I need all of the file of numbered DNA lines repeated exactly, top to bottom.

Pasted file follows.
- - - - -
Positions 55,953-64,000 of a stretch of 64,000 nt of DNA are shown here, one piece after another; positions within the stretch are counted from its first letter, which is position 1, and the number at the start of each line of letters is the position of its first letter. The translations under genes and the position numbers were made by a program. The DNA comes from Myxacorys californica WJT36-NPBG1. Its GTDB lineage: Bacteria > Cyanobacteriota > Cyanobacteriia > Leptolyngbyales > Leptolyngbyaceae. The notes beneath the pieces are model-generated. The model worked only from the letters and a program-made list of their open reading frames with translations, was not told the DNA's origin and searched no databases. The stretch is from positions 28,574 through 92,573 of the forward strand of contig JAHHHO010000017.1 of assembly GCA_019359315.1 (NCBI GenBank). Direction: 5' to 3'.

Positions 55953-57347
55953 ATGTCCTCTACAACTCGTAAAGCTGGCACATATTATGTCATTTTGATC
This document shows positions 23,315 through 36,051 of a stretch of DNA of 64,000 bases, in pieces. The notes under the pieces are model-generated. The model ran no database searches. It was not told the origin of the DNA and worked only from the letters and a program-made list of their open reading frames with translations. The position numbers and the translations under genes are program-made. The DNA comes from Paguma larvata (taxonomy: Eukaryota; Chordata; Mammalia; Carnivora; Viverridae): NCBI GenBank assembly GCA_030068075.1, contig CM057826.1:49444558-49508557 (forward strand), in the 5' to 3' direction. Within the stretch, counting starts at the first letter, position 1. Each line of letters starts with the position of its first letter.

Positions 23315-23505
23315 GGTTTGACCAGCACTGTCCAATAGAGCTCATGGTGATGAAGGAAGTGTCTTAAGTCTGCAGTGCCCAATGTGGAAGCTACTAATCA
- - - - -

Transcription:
Positions 55,953-64,000 of a stretch of 64,000 nt of DNA are shown here, one piece after another; positions within the stretch are counted from its first letter, which is position 1, and the number at the start of each line of letters is the position of its first letter. The translations under genes and the position numbers were made by a program. The DNA comes from Myxacorys californica WJT36-NPBG1. Its GTDB lineage: Bacteria > Cyanobacteriota > Cyanobacteriia > Leptolyngbyales > Leptolyngbyaceae. The notes beneath the pieces are model-generated. The model worked only from the letters and a program-made list of their open reading frames with translations, was not told the DNA's origin and searched no databases. The stretch is from positions 28,574 through 92,573 of the forward strand of contig JAHHHO010000017.1 of assembly GCA_019359315.1 (NCBI GenBank). Direction: 5' to 3'.

Positions 55953-57347
55953 ATGTCCTCTACAACTCGTAAAGCTGGCACATATTATGTCATTTTGATC
This document shows positions 23,315 through 36,051 of a stretch of DNA of 64,000 bases, in pieces. The notes under the pieces are model-generated. The model ran no database searches. It was not told the origin of the DNA and worked only from the letters and a program-made list of their open reading frames with translations. The position numbers and the translations under genes are program-made. The DNA comes from Paguma larvata (taxonomy: Eukaryota; Chordata; Mammalia; Carnivora; Viverridae): NCBI GenBank assembly GCA_030068075.1, contig CM057826.1:49444558-49508557 (forward strand), in the 5' to 3' direction. Within the stretch, counting starts at the first letter, position 1. Each line of letters starts with the position of its first letter.

Positions 23315-23505
23315 GGTTTGACCAGCACTGTCCAATAGAGCTCATGGTGATGAAGGAAGTGTCTTAAGTCTGCAGTGCCCAATGTGGAAGCTACTAATCA